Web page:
- people on the move
Firm Honored Sanders Hails Value
“The only reason to give a speech is to change the world,” Sanders began. “If a speaker sucks, it isn’t because he or she didn’t deliver the speech well, it’s because they didn’t have anything to offer that can change the world.”
At Yahoo!, Sanders was responsible for delivering next-generation marketing programs to world class brands and leveraging resources to add value to his clients’ growth strategies. He also is the author of the internationally best-selling book “Love is the Killer App: How to Win Business and Influence Friends.”
Sanders explained that the small business is better suited to make the changes needed for success in a rapidly changing economy. He outlined three “breakout” methods that follow trends within the labor and consumer markets. Customers and employees, he explained, “want different things today then they wanted five years ago, and radically different things today then they wanted 10 years ago.
“If your business is in synch with the 1980s, you will quickly go broke.”
The visionaries of today, those who get the best talent to work for them and lead the healthiest companies, know how to empathize with their employees and customers. They make decisions knowing the feelings of both the customer and employee. Big and small businesses alike do not practice empathy nearly enough, he said. “They think about how they feel, not how others feel.”
Sanders’ three strategies teach companies and managers how to practice that empathy, through a process called ESP.
“Not extra-sensory perception,” he joked. “I can just see the headline now, ‘Speaks on extra-sensory perception to businessmen.’ I am talking about experience, simplicity and people.”
Today’s economy is one centered around experience, as in delivering a customer an experience, not just a product.
“If you truly believe that the purpose of your business is to provide services and products,” he said, “you will soon be antiquated. That is, there will be another business that will come along and take many of your customers.”
In the beginning, the strongest and most successful companies all had core competencies in extracting things: companies that tore minerals from the ground or turned forests into lumber. Competition was founded on quality and price.
Next, the strength of the economy moved to companies with a core competency of making things. Companies competed through what features were offered; “new and improved” became a staple of marketing dialect.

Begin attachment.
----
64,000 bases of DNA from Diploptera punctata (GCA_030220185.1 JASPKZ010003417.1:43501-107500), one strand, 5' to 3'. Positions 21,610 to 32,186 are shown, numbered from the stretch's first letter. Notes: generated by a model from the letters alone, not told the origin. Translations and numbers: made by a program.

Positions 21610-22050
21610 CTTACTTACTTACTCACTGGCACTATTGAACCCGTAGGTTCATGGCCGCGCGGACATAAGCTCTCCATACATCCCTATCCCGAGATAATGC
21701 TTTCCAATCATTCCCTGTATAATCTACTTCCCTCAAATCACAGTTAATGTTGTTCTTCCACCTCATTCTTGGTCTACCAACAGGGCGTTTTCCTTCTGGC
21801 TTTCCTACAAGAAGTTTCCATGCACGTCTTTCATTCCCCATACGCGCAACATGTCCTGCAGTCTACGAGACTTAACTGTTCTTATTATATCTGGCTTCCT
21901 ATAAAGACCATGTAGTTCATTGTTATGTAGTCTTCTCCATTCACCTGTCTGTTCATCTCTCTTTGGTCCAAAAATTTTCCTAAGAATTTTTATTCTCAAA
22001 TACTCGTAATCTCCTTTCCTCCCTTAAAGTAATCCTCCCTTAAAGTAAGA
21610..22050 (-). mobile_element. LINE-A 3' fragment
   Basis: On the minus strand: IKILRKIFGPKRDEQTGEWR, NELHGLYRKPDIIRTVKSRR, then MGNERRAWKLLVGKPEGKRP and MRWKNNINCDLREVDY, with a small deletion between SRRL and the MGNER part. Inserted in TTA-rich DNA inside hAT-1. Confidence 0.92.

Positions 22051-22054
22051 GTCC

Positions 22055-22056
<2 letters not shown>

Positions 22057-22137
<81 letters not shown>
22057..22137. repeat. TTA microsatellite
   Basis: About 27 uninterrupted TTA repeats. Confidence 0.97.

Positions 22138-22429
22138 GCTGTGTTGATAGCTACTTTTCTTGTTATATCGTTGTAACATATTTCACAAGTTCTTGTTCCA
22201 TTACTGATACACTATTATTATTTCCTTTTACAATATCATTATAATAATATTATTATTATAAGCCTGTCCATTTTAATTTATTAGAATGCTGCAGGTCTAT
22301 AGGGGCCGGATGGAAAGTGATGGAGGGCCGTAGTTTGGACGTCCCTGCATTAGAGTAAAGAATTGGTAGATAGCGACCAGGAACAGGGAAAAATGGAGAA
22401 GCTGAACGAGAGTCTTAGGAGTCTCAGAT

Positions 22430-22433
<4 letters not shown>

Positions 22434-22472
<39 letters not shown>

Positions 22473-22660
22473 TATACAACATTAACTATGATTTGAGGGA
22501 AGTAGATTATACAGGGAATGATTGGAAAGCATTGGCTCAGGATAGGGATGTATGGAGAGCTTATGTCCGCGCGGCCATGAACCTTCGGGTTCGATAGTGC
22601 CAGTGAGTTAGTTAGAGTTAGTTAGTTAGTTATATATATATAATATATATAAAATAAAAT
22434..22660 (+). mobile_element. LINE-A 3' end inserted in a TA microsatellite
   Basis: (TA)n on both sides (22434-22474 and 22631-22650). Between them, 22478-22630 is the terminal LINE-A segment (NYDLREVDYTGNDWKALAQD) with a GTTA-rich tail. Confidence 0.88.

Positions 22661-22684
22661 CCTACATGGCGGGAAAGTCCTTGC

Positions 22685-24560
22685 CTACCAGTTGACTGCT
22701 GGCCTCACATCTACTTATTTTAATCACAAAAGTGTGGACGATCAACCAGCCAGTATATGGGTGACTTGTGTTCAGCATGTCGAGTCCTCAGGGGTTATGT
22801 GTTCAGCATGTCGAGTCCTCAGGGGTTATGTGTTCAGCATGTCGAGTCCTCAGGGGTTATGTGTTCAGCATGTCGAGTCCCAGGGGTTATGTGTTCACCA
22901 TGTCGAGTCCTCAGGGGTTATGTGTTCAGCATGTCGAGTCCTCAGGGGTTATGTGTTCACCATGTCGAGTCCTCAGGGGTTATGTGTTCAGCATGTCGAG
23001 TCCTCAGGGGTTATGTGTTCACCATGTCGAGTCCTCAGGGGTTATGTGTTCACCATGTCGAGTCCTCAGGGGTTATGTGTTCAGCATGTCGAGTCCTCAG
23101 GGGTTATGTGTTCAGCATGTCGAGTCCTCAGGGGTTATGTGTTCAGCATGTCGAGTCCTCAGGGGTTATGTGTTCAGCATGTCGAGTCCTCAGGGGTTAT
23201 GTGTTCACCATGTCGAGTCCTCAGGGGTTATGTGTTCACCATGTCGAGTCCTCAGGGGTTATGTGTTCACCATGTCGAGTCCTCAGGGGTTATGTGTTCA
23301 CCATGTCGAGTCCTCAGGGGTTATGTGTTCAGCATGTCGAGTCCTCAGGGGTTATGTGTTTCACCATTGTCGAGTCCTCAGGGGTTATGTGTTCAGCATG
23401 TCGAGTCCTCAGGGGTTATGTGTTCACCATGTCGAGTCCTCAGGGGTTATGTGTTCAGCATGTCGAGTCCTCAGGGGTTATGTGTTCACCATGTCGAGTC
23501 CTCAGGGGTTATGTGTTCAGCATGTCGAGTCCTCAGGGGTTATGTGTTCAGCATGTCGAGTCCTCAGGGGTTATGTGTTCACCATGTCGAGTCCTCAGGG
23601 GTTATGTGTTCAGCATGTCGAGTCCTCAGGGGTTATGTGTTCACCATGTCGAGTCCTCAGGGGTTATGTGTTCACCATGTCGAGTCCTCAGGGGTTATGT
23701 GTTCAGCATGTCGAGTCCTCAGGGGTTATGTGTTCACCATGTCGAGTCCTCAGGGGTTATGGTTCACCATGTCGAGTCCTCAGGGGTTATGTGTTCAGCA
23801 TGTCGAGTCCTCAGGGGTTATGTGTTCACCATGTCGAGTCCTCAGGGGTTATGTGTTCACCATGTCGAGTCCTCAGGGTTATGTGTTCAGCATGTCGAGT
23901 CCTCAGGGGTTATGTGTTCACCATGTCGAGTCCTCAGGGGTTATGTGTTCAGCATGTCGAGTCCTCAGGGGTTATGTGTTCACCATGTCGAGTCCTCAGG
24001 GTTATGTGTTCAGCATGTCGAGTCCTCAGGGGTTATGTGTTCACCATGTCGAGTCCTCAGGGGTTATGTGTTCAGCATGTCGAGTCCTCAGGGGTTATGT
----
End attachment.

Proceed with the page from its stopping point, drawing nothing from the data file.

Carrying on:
After that, there began a service revolution. Companies were forced to either attach a service with their product or suffer dramatically in the marketplace. Sanders used IBM’s near collapse against the service-driven philosophies of Dell and Gateway as an example.
Now, the marketplace is quickly turning into an “experience economy.”
“You have to stage an experience that is memorable and engaging, inspiring loyalty to emotion,” he explained. “Today there is a core competency in staging experiences.”
A good analogy is the evolution of the birthday celebration. A few generations ago, a birthday was generally celebrated by baking a cake. Even today, with some time and effort a homemade cake can be produced from scratch for around $1. That practice gave way to the cake mix. For only $2, a cake could be produced by just throwing the mix into a pan, adding an egg and some water, and popping it in the oven for an hour.
A generation ago, a bakery would not only provide the cake for you, but even deliver it. Today that would cost around $10.
Now, you get the cake at Chuck E. Cheese’s as part of the birthday experience, for around $100.
Another strong example of the trend is Starbucks. Everyone else just serves coffee, whereas Starbucks stages an experience, and as a result has no problem charging $3 for a cup of coffee.
“There are different ways that everyone can encourage the customer experience,” he said. “The way the product makes you feel; the way it is perceived in public. And you need to get your people to learn to be more compassionate about customer experience — get them off ‘power point crack’ and get your customer service some kind of a sense of humor.
“This particular point (experiential marketing) is an important opportunity you need to take advantage of. Don’t think, ‘I make cars.’ Think, ‘I fuel the driving experience.’”
Sanders also explained how an overabundance of options is ruining the customer experience. Companies like Hewlett-Packard and Acura have seen enormous growth as a result of streamlining their product lines.
“Keep it simple, stupid,” Sanders said of the traditional KISS acronym. “It’s like skinny ties — it’s back. Give them one choice, or do the profiling and make the selection for them.”
Sanders’ third point, the “people” part of the equation, emphasized the assets within a company and a need for employee stewardship. Companies that approach their leadership model with faith and not fear will be best suited for growth when the economy improves. The others will be devastated when their employees quit their jobs as the labor market improves.
The 2004 Small Business of the Year, GYMCO Sports, fits well into Sanders’ vision. Doreen Bolhuis’ company provides a variety of sports programs for young children, including gymnastics, martial arts and cheerleading.
“This (award) serves as inspiration for us as we go forward as a company and work to build happy, healthy lives,” she said.